Masked waiters, tables spaced six feet apart, plexiglass barriers, and even stuffed animals occupying seats—these are some of the changes you might encounter the next time you dine out. As many U.S. states and countries around the world come out of lockdown, a whole new set of restrictions meant to slow the spread of COVID-19 are coming into play. Though there is still a lot we don’t know about the coronavirus, its rapid person-to-person spread is a threat to the way restaurants operate. And while many restaurants are suffering financially, some are coming up with creative ways to reopen while adhering to social distancing guidelines.
Making the Most of Outdoor Space
Every summer, in cities across the northern hemisphere, the demand for outdoor dining skyrockets. This year, though, the ability to sit outside in the fresh air—where coronavirus infection is less likely to occur—is paramount. In fact, outdoor dining may be the only option for restaurant-goers in cities like New York for the foreseeable future. Though the city has just entered Phase 3 of the coronavirus lockdown, Mayor Bill de Blasio announced recently that restaurants will not be allowed to reopen for indoor dining as anticipated, due to the rampant spread of the coronavirus in states like California, Florida, and Texas.
New York restaurants have been scrambling to expand their outdoor dining space however possible, and fortunately, the mayor is making it easier. As part of the Open Streets plan, 67 miles of streets are closed to vehicular traffic, with over 2.6 miles dedicated to Open Restaurants, an initiative that gives restaurant owners permission to expand their footprint onto the sidewalks and streets on the weekends provided they meet certain criteria. So far, 6,800 restaurants in New York City have reopened for outdoor dining.
One such restaurant is Melba’s in Harlem, which received a spiffed-up design by the Rockwell Group as part of the firm’s pro bono DineOut NYC project. According to founder and president David Rockwell, the project was born when he reached out to friend Melba Wilson, owner of Melba’s Restaurant and president of the NYC Hospitality Alliance, to ask how he could help create a safe space for restaurant workers and guests. He and his firm built and donated six outdoor dining areas at neighborhood restaurants in all five boroughs with the help of donations from furniture and fabric manufacturers and other design industry vendors.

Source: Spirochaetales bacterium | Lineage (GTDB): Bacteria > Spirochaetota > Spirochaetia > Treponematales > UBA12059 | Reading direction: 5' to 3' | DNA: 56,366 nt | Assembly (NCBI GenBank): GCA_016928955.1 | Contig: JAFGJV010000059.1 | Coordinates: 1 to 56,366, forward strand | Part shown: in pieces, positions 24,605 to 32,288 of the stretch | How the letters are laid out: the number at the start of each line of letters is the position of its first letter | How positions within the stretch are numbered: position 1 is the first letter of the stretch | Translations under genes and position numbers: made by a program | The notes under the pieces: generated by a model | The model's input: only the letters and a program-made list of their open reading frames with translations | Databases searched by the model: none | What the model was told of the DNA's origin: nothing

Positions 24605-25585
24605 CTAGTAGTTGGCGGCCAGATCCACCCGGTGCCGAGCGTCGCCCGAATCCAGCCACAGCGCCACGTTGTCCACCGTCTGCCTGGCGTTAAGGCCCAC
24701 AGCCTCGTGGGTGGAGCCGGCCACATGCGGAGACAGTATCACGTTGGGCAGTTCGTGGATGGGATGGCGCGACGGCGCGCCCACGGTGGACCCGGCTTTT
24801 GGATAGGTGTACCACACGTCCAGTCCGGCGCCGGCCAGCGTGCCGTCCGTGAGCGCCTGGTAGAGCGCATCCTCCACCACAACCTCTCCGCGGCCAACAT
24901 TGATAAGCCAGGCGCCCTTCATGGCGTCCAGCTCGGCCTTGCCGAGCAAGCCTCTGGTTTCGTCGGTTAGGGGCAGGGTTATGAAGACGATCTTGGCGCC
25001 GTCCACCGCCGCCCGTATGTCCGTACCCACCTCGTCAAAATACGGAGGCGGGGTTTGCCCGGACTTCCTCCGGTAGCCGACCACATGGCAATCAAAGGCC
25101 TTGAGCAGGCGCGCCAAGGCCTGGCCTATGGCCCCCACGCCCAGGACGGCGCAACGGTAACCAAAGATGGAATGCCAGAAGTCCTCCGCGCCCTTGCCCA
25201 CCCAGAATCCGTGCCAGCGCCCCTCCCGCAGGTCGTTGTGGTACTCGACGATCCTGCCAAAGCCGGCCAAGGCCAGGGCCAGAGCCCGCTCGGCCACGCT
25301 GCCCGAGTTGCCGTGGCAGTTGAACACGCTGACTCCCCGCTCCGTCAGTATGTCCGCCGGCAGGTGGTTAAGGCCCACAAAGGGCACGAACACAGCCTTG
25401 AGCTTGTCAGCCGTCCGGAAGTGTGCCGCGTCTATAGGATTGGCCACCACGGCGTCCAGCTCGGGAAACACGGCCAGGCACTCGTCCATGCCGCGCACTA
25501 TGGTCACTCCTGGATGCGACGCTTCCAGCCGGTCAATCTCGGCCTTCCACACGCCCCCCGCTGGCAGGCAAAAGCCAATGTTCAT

“I believe that by continuing to think about flexibility and how to improve outdoor dining, this ‘new normal’ will be sustainable,” Rockwell tells AD, adding, “Based on what we know about COVID-19, I think we will see more restaurants redefining the boundary between indoors and out. In the long run, restaurants will have to be adaptable, with seating plans that expand and contract easily and quickly, providing a great experience in every format.”
Of course, New York restaurants are not the only ones to take advantage of previously unused outdoor space. In Rome, the Michelin-starred Imàgo restaurant in the iconic Hassler Hotel has relocated from its indoor space to the terrace of a seventh-floor suite for the duration of the summer. “Since the hotel is still closed, it’s easier and possible to use the suite’s terrace,” the hotel’s owner and managing director Roberto Wirth tells AD. “Furthermore, I made this decision to guarantee more security for our guests and our staff. It’s really a great gift to my guests: a Michelin-starred dinner under the stars, with the beauty of the great Rome under your feet.”
Other Ways of Ensuring Social Distancing